U.S. stocks closed higher Thursday even after a technical glitch at the Nasdaq OMX caused a trading halt in all Nasdaq-listed stocks and options for more than three hours.
The Nasdaq is home to more than 2,700 stocks, particularly technology giants such as Apple (, )Google ( and )Microsoft (. Trading at the exchange was halted around 12:14 p.m. ET due to issues with "quote dissemination." Options trading was also halted, and the New York Stock Exchange and the BATS exchange had also halted all Nasdaq securities. )
Nasdaq resumed trading first in shares of Atlantic America (at 3 p.m ET, following a 15-minute quote only period. All other securities began trading at 3:25 p.m. ET, also following a 15-minute quote only period. The quote only period, which is typically used during initial public offerings, allowed the Nasdaq to accept buy and sell orders, and investors were also able to cancel orders during the period. )
When trading resumed, stocks picked up where they left off around the midday stoppage. The Dow Jones industrial average broke a six-day losing streak while the S&P 500 climbed nearly 1%. The Nasdaq advanced more than 1%.
But there was one notable exception. Shares of Nasdaq OMX (dropped 3.4%. Before the halt, the exchange's stock was up nearly 1%. )
SEC spokesman John Nester said the agency is "monitoring the situation" and that it is "in close contact with the exchanges."
The trading glitch could be another blow to investor confidence, which has been rattled over the years by the Flash Crash in 2010, Facebook's botched IPO, and more recently, a fat finger trade affecting China's stock market.
"We know machines run the show, but we're beginning to see glitches more and more frequently," said Ryan Detrick, senior technical strategist at Schaeffer's Investment Research. "That doesn't help overall confidence among investors."
Broader market: Despite troubles at the Nasdaq, the broader stock market rallied as positive economic data from both China and Europe gave investors some optimism. European markets moved solidly higher, while Asian markets ended mixed.
A survey of European purchasing managers pointed to signs that the economy may be stabilizing there. Better-than-expected data from Chinese factories gave glimmers of hope for Asia and the broader global economy.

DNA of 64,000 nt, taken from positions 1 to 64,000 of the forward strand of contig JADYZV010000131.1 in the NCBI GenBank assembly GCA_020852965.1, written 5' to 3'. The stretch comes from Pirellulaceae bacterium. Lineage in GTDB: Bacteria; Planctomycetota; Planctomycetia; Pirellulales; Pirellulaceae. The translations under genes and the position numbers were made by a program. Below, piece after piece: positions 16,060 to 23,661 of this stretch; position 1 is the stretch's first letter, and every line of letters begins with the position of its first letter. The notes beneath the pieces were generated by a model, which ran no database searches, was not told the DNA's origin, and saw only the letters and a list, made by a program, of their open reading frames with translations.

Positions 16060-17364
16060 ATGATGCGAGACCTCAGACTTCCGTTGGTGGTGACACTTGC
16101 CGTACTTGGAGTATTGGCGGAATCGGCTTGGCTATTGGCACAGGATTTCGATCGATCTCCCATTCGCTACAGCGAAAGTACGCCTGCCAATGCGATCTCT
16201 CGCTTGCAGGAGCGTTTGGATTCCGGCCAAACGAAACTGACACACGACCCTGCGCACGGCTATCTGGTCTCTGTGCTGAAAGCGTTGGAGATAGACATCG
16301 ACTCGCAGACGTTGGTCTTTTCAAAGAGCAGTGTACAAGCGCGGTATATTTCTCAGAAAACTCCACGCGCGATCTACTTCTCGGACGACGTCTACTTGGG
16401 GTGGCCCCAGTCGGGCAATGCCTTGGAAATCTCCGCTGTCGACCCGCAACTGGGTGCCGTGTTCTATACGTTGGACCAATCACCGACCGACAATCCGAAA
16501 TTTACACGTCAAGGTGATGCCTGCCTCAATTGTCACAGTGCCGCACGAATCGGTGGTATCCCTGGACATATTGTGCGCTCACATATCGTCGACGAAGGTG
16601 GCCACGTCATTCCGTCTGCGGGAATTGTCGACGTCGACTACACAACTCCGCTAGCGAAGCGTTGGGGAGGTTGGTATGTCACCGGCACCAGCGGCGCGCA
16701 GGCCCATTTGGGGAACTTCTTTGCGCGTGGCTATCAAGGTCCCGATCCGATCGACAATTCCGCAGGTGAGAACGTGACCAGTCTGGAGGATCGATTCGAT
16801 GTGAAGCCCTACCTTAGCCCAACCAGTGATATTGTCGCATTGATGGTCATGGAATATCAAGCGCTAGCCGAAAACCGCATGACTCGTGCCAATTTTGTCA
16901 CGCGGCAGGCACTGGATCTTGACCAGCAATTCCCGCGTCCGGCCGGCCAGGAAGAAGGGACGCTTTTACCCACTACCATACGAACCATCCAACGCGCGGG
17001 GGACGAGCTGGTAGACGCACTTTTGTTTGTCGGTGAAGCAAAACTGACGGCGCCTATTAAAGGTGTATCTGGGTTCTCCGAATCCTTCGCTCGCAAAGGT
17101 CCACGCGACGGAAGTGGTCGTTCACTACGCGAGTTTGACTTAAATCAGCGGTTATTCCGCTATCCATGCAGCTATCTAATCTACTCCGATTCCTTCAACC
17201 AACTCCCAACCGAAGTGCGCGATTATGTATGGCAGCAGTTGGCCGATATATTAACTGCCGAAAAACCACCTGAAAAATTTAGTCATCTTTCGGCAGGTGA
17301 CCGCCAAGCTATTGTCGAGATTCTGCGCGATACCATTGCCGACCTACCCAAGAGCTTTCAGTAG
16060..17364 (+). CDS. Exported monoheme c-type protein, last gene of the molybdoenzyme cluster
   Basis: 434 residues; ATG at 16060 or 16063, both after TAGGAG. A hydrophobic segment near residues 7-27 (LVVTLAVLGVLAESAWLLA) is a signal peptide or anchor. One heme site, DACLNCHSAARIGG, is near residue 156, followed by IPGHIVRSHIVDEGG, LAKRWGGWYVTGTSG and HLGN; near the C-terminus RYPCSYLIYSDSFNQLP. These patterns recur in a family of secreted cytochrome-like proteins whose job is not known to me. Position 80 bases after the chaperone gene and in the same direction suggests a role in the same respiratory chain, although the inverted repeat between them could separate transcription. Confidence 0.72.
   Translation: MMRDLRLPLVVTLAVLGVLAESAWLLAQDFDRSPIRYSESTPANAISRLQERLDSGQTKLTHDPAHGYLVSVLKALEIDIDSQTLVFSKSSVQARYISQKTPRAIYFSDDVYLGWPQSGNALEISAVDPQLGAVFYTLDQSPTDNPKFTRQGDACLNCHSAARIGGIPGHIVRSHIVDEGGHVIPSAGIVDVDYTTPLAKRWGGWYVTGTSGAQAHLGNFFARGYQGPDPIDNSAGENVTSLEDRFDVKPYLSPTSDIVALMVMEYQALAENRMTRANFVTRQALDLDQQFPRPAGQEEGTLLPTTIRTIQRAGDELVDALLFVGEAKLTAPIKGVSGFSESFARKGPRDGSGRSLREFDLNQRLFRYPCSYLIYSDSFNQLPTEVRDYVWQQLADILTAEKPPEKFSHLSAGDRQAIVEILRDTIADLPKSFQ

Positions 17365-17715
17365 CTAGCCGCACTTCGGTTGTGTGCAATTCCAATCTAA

Emerging markets break losing streak too. Indian markets also jumped higher after four consecutive trading days of steep losses. The Mumbai Sensex popped up by nearly 2%. Markets have fallen by 11% over the past month due to concerns about a flagging economy, political gridlock and an outflow of foreign investment money.
A retail rout: Looking at individual stocks on the move, several retailers plunged Thursday following weak quarterly numbers.
Abercrombie & Fitch ( shares plummeted after the teen-oriented clothing retailer reported a slump in quarterly sales and profits and a terrible outlook. )
Traders on StockTwits are worried. American Eagle Outfitters ( also had a lousy earnings report this week. )Aeropostale ( shares tumbled in after-hours trading after the teen retailer also posted weak results. )
Sears Holding (reported another quarterly loss as revenues continue to fall. Investors were not pleased. )
GameStop ( bucked the trend in retail. The video game seller's stock soared on better-than-expected earnings and strong guidance around the promise of new gaming consoles. Traders made light of how the stock, which has been a popular target of short sellers, continues to go higher despite many bears trying to talk it down. )
In the world of tech, Hewlett-Packard ( shares dropped after the company announced its )latest earnings on Wednesday, showing that PC sales are still in the dumps. HP is still the top stock in the Dow this year though, as investors have high hopes for the turnaround plan of CEO Meg Whitman.
After the closing bell, Gap ( reported better-than-expected revenue and lifted its outlook, sending shares higher in after-hours trading. )